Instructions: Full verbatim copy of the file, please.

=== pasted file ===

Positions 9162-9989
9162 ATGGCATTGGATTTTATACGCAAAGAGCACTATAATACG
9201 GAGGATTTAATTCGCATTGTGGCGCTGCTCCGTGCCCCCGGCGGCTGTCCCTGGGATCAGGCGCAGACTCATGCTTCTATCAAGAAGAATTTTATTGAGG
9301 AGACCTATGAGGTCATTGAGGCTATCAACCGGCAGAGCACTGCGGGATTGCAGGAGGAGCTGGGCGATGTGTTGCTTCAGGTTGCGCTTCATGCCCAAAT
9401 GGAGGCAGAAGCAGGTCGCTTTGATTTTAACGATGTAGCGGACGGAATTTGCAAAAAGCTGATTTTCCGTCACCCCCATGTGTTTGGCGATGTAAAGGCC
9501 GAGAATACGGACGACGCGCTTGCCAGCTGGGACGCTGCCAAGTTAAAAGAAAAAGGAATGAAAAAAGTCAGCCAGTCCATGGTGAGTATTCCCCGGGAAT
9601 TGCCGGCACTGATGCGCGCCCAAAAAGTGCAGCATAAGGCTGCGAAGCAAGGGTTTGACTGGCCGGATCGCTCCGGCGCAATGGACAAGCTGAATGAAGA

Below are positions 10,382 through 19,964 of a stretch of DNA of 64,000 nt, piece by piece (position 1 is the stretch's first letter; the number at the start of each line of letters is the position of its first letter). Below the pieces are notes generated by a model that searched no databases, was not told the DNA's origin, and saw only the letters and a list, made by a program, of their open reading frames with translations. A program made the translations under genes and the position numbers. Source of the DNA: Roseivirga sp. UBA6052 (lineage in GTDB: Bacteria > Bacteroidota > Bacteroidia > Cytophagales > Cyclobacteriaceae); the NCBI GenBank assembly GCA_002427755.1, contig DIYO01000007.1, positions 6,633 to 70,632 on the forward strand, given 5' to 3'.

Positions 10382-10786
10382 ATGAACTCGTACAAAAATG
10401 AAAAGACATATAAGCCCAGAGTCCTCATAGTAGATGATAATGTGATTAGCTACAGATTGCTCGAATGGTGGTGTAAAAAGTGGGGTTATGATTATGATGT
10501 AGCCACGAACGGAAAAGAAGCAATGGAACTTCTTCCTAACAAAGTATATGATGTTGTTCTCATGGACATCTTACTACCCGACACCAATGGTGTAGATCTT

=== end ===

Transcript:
Positions 9162-9989
9162 ATGGCATTGGATTTTATACGCAAAGAGCACTATAATACG
9201 GAGGATTTAATTCGCATTGTGGCGCTGCTCCGTGCCCCCGGCGGCTGTCCCTGGGATCAGGCGCAGACTCATGCTTCTATCAAGAAGAATTTTATTGAGG
9301 AGACCTATGAGGTCATTGAGGCTATCAACCGGCAGAGCACTGCGGGATTGCAGGAGGAGCTGGGCGATGTGTTGCTTCAGGTTGCGCTTCATGCCCAAAT
9401 GGAGGCAGAAGCAGGTCGCTTTGATTTTAACGATGTAGCGGACGGAATTTGCAAAAAGCTGATTTTCCGTCACCCCCATGTGTTTGGCGATGTAAAGGCC
9501 GAGAATACGGACGACGCGCTTGCCAGCTGGGACGCTGCCAAGTTAAAAGAAAAAGGAATGAAAAAAGTCAGCCAGTCCATGGTGAGTATTCCCCGGGAAT
9601 TGCCGGCACTGATGCGCGCCCAAAAAGTGCAGCATAAGGCTGCGAAGCAAGGGTTTGACTGGCCGGATCGCTCCGGCGCAATGGACAAGCTGAATGAAGA

Below are positions 10,382 through 19,964 of a stretch of DNA of 64,000 nt, piece by piece (position 1 is the stretch's first letter; the number at the start of each line of letters is the position of its first letter). Below the pieces are notes generated by a model that searched no databases, was not told the DNA's origin, and saw only the letters and a list, made by a program, of their open reading frames with translations. A program made the translations under genes and the position numbers. Source of the DNA: Roseivirga sp. UBA6052 (lineage in GTDB: Bacteria > Bacteroidota > Bacteroidia > Cytophagales > Cyclobacteriaceae); the NCBI GenBank assembly GCA_002427755.1, contig DIYO01000007.1, positions 6,633 to 70,632 on the forward strand, given 5' to 3'.

Positions 10382-10786
10382 ATGAACTCGTACAAAAATG
10401 AAAAGACATATAAGCCCAGAGTCCTCATAGTAGATGATAATGTGATTAGCTACAGATTGCTCGAATGGTGGTGTAAAAAGTGGGGTTATGATTATGATGT
10501 AGCCACGAACGGAAAAGAAGCAATGGAACTTCTTCCTAACAAAGTATATGATGTTGTTCTCATGGACATCTTACTACCCGACACCAATGGTGTAGATCTT